Hybrid publishing is essentially a blend of traditional and self publishing.. In most cases, you essentially pay the company to publish your book, and they usually don’t have any criteria for which books they accept and which they reject. If you have the money, they’ll publish it. For this reason, it falls more closely in line with self publishing than traditional publishing.
1. It’s fast.
It’s like self publishing, but you pay someone else to do the work for you. So the timelines are similar to those of self publishing, which are generally 3 to 5 months. Plus, you’ll save extra time by avoiding the need to learn all the ins and outs of self publishing yourself!
2. You keep the royalties.
In most cases, hybrid publishers don’t take a cut of the profits. Instead, you pay them an upfront fee, and then you get to keep the typical self-publishing royalties of 60-70%. But there are some exceptions, and some hybrid publishers take a percentage of royalites in addition to their upfront fees. So pay close attention to the small print!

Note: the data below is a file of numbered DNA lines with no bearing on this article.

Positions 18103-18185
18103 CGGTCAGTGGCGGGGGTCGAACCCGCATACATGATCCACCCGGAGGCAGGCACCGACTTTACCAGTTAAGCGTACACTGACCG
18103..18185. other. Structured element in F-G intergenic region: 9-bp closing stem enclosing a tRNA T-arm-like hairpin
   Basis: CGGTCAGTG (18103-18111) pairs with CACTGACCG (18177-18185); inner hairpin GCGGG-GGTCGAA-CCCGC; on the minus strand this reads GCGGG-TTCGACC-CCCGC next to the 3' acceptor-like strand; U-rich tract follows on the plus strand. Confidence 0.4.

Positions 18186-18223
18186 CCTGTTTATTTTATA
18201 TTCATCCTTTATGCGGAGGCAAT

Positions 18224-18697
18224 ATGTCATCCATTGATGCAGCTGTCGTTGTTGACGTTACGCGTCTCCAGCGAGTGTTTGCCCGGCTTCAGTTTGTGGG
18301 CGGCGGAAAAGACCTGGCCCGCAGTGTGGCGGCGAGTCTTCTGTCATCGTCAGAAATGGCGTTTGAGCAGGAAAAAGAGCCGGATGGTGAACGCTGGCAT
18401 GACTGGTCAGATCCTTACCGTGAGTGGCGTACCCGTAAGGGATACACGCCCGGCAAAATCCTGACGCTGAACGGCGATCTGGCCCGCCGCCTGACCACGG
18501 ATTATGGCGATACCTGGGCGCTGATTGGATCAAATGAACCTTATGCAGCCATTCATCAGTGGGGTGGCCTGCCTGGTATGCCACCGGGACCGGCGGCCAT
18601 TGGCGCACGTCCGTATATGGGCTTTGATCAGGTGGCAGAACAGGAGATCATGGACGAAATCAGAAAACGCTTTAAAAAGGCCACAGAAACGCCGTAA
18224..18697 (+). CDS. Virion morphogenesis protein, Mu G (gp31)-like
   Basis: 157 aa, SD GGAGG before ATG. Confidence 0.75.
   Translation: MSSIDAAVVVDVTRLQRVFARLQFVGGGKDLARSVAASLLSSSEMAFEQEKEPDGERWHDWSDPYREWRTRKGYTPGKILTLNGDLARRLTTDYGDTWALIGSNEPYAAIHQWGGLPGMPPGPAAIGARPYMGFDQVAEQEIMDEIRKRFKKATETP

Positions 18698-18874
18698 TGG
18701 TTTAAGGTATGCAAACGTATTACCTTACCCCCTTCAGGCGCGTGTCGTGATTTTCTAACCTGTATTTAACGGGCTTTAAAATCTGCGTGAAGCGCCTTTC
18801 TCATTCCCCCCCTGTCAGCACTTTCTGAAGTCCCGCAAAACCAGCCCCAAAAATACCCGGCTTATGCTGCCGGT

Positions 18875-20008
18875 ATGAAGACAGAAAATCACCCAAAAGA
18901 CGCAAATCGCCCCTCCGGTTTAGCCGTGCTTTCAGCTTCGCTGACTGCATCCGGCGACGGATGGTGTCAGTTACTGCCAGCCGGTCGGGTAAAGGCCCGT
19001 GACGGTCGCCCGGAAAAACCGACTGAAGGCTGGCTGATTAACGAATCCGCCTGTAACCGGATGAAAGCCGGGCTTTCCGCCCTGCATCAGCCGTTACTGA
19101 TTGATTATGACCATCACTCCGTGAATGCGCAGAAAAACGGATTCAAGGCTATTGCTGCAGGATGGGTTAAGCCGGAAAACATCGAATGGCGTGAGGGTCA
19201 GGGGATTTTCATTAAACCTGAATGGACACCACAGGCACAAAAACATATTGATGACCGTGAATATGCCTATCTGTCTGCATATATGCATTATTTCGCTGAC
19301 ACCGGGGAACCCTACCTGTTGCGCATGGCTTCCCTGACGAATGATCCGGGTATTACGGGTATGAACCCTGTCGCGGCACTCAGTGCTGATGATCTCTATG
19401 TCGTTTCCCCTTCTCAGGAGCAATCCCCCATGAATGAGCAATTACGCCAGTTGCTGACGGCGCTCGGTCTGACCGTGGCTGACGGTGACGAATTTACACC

3. You retain full creative control.
The manuscript you submit to a hybrid publisher is exactly what will be published (unless they upsell you on editing, etc.). This means that unlike traditional publishing, you still get to call all the shots on the final product. Another way to think of this is that traditional publishers often treat you like you work for them (because they now own the rights to your work), whereas hybrid publishers work for you.
4. You get to say you were published by a publisher.
When you go with a hybrid publisher, their name will appear on the copyright page and on Amazon as the publisher instead of yours. And the good news is that most readers can’t tell the difference between hybrid publishers and traditional publishers. That said, you can create a similar effect with self publishing by creating what’s called an imprint, which is essentially a made up publishing company.
5. You’ll have access to extra services (like editing, cover design, etc.).